Last week I shared an article by Nancy Kazlauckas about how she tests Paintstik colors for a project. I’m not quite as methodical as Nancy, but I did use her color testing method before I started painting on my big 3-panel project.
In this case, a couple of hours up front saved me a lot of misery later. When you are working on something BIG, you want to make sure you are happy with your colors before you start on the real thing.
Test the Colors
The first step was easy. I painted out a section of each Iridescent Paintstik color on a scrap of the fabric for my project.
Next, I went through the Matte Paintstik colors to see what might be useful. When I tested the matte colors, I checked each one to see what they looked like directly on the black fabric and how they looked over a base of Titanium White. (The Titanium White is very opaque and it acts like a primer on the black fabric.)
Finally, I made a 3rd sample using both sets of colors. To keep things straight, I put the iridescent colors on one side of the fabric and the matte colors on the other.
You may notice that I don’t have nice labels on my test swatches. It’s more work to label black fabric — and I was being a bit lazy. I’ve spent more than 15 years working with these paints, so I can pretty much pick out a color with just a quick glance. Even so, I had to open the paint box to double check a color as I was taking my photos. It really is best to label your color tests — even if it means attaching a list on a piece of paper.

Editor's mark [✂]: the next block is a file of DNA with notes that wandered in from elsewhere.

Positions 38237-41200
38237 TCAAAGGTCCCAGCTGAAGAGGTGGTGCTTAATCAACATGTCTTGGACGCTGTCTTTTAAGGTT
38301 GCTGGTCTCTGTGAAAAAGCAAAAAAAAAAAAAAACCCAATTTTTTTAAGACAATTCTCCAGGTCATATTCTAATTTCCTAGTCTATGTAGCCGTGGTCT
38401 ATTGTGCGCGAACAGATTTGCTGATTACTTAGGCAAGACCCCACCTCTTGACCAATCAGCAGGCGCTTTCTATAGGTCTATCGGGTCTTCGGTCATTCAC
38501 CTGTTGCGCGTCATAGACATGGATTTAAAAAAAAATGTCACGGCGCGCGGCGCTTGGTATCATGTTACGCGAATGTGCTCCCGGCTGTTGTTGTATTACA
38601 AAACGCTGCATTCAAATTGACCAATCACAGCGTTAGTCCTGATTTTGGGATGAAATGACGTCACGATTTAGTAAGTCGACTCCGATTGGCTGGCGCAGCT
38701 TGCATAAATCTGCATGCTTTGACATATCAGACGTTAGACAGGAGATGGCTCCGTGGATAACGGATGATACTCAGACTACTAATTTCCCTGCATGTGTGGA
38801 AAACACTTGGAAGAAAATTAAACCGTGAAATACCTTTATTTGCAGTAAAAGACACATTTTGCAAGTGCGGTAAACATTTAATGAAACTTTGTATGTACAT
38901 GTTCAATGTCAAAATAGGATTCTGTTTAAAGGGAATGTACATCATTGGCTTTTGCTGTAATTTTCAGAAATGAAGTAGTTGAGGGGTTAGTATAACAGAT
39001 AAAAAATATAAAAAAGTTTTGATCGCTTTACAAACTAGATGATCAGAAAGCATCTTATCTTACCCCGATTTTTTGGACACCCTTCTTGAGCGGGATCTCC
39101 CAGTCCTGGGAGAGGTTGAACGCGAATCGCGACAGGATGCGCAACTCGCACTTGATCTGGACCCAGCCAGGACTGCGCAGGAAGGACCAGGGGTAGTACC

Test the Combinations
The design for my project was made up of medallions. I wanted the colors of each medallion to radiate out from the center. I had decided that I wanted smooth, analogous combinations, so it was time for some experiments. (Analogous is a fancy word for colors as in those that are right next to each other on the color wheel.)
Now, my brain really likes color wheels, so this was fun. I tested pinks, purples and blues.
Then I played with warm color combinations in all shades of yellow, orange and red.
Finally, I messed around with the yellow-green-blue combinations.
After playing with bunches of color combinations, I was feeling much more confident about painting the panels for my project. But I wasn’t totally sold on some of my choices.
Next week I’ll show you the final tests. It was definitely worth the extra effort!
Do you do “test runs” on your projects to test colors or methods? I’d love to hear about what kinds of things you test and how you do that. Leave a comment here or click over to our Facebook Page.